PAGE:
from the March 22, 2015 Newsletter issued from Río
Lagartos, on the north-central coast of Yucatán, MÉXICO
In Ría Lagartos's shallow, brackish waters True Tulip's egg cases turn up fairly regularly, so I wasn't surprised when a True Tulip itself appeared in the aquarium being put together at restaurant/ecotour headquarters. What did surprise me was that the 2½-inch long (6.5cm) gastropod was so brilliantly red. Above, you can see the critter moving along the aquarium's sandy bottom. Another shot showing him at the water's surface appears below:
In that picture the tulip's fleshy parts are wrapping around a smaller, dark snail. We may be seeing more than the clumsy passage of a big snail over a smaller one. True Tulips are voracious predators and feed on a variety of clam-like bivalves and gastropods like themselves. The tulip seems to be trying to dislodge the smaller snail from the aquarium wall so it can be eaten.
I read that three species of tulip sea-snails occur in the Gulf of Mexico. Though pictures of tulip-type sea-snails -- species of the genus Fasciolaria -- are easy to find on the Internet, of the hundreds I've looked at not a single shell was as vibrantly and completely red as ours.
However, at the website of the Gulf States Marine Fisheries Commission in a PDF draft document by Perry & Larsen entitled Guide to Shelf Invertebrates, Gulf of Mexico, I read that with regard to the True Tulip, "A beautiful orange-red color variety is not uncommon on the Lower Florida Keys and Yucatan. Giants reach a length of 10 inches."
So, just with photographs I can't determine which tulip species this is, but since so many True Tulip egg cases turn up here, and it's known that a beautiful, orange-red variety turns up in the Yucatan, I'm guessing that our pictures show the orange-red variety of the True Tulip, Fasciolaria tulipa.
True Tulips turn up from North Carolina on the US southeastern coast south through the Gulf of Mexico and Caribbean to the coasts of northern South America and Brazil, and from what I can see on the Internet, our Yucatan ones are the brightest, prettiest of the bunch.
from the December 14, 2014
Newsletter issued from Río Lagartos, on the north-central coast of Yucatán, MÉXICO
TRUE TULIP EGG CASES
After the last strong norte blew from the north for several days, the sea-side beach of the slender finger of land separating Ría Lagartos Estuary from the Gulf of Mexico was heaped knee deep with tons and tons of washed up seaweed and other goodies. One of the most curious and, for me, mysterious washed-up items on the beach was the white, pine-cone-like item shown above. Individual sections of the washed-up object were not at all woody and stiff like pine-cone scales, though. Their tops were like shiny plastic bowls with frilly rims, as seen below:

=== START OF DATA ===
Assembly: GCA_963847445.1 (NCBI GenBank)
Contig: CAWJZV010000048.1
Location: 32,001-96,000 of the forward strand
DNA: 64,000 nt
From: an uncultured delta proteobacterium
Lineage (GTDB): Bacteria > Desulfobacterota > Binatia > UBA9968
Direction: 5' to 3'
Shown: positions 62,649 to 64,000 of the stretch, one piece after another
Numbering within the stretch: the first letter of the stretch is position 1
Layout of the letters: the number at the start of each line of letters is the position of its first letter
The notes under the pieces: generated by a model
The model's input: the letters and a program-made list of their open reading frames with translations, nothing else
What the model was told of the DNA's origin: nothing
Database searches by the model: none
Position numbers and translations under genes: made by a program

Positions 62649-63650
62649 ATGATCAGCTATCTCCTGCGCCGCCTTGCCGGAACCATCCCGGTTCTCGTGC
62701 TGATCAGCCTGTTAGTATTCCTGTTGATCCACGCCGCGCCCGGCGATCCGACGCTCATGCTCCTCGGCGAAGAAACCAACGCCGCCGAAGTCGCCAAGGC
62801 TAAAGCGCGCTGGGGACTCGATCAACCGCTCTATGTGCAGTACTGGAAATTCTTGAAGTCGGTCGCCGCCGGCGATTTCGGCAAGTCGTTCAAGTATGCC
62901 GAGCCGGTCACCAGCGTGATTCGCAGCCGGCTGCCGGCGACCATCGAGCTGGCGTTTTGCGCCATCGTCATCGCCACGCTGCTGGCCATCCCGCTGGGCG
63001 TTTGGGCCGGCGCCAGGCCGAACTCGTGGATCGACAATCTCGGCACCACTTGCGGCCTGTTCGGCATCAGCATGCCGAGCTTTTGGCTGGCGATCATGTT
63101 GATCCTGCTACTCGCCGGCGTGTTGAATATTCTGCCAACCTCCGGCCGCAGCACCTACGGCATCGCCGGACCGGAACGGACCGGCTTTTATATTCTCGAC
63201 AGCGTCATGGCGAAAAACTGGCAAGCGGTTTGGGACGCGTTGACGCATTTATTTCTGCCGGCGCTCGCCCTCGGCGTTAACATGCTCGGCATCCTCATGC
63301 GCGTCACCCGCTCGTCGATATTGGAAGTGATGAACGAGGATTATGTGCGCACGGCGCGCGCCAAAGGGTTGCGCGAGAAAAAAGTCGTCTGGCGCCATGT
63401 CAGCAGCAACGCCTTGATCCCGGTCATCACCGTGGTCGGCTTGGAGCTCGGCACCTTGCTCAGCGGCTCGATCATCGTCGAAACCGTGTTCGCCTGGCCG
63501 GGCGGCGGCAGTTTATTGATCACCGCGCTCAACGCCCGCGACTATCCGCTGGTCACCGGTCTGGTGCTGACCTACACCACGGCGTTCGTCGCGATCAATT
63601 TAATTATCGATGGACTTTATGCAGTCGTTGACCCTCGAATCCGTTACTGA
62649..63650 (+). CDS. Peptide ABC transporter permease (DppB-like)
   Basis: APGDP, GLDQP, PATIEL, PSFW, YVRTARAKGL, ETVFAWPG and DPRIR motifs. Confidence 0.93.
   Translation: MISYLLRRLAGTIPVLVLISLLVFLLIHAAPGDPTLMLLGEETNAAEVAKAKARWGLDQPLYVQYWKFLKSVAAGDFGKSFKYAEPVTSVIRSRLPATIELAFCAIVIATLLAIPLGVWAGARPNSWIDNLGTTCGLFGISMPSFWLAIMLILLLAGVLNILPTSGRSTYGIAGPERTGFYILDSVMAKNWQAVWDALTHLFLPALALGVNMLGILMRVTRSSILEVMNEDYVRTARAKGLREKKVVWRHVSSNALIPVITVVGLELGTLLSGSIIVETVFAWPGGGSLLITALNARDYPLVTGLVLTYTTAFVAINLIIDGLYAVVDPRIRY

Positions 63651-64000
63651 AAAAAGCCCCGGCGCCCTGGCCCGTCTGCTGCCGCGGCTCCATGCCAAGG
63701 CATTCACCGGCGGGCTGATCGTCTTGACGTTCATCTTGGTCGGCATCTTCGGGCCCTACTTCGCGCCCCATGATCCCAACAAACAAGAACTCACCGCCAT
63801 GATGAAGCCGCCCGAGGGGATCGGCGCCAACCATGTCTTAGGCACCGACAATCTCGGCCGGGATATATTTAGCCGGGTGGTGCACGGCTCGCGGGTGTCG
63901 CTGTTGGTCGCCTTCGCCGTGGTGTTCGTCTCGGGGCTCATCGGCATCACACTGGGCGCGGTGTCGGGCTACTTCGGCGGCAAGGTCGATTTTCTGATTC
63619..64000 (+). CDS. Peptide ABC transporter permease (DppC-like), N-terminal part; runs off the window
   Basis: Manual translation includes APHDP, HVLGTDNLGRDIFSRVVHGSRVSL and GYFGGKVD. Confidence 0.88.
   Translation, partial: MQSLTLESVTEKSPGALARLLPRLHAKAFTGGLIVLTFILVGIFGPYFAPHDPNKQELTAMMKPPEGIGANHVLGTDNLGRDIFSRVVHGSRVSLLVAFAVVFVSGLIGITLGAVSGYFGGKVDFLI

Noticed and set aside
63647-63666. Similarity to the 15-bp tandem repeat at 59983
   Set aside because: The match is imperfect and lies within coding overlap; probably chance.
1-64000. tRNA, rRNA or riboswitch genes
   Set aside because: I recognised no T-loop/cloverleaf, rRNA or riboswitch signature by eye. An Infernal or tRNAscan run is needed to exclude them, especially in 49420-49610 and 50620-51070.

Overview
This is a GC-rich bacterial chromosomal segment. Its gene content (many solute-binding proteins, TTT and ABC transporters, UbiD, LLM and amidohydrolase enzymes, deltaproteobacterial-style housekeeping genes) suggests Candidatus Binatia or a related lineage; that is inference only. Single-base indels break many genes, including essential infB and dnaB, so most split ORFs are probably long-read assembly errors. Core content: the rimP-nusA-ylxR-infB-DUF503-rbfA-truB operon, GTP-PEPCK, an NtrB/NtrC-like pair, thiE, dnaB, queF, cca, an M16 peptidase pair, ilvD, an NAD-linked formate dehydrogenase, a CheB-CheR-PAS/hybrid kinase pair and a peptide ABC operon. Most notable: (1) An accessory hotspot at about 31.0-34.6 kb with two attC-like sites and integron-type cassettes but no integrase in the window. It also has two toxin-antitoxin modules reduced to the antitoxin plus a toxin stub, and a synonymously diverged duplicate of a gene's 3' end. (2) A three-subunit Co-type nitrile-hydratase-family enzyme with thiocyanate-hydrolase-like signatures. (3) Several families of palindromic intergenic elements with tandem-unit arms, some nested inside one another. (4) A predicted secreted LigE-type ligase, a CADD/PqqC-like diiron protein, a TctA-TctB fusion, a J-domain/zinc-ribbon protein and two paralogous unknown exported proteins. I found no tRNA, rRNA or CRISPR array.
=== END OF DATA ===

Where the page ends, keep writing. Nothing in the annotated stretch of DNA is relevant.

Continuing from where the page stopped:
The parts were bladder-like, shaped like white urns made of thin, translucent porcelain, but they felt rubbery, and were splotched with an interior-seeming raspberry hue, as you can see below:
At first I thought that this was some kind of freely floating alga depending on air-filled bladders for dispersal, which was the case with the Turbinaria alga we found on the Caribbean coast a while back. You can compare our current find with that alga at http://www.backyardnature.net/yucatan/turbinar.htm.
However, on the Internet no Turbinaria-like alga could be found looking like our washed-up discovery. Also, the object's parts looked too membranous and elegant to be of algal origin.
Eventually something else we once found on the Caribbean coast came to mind, something also formed of strung-together parts of animal origin. You can see that at http://www.backyardnature.net/yucatan/whelk.htm.
That's a Whelk egg-case, a Whelk being a medium to large, snail-like, marine mollusk. With the insight that our norte-delivered discovery might be a mollusk egg-case, finally pictures matching our discovery were found on the Internet. They were labeled as egg cases of the True Tulip, FASCIOLARIA TULIPA.
True Tulips are medium-sized, predatory, gastropod-type mollusks whose shells are whitish to tan, with rows of darker brownish blotches of various sizes. They're called tulips because the shells' overall shape supposedly looks like a closed tulip flower. Several species of the genus Fasciolaria are called tulips, but Fasciolaria tulipa is the "true" one, named by Linnaeus in 1758.
True Tulips are described as living in sand flats and seagrass beds at depths normally less than 30 feet (9m). They prey on bivalves such as clams as well as various other gastropods, including the closely related Banded Tulip and the over-hunted, vanishing Queen Conch. True Tulips turn up from North Carolina on the US southeastern coast south through the Gulf of Mexico and Caribbean to the coasts of northern South America and Brazil.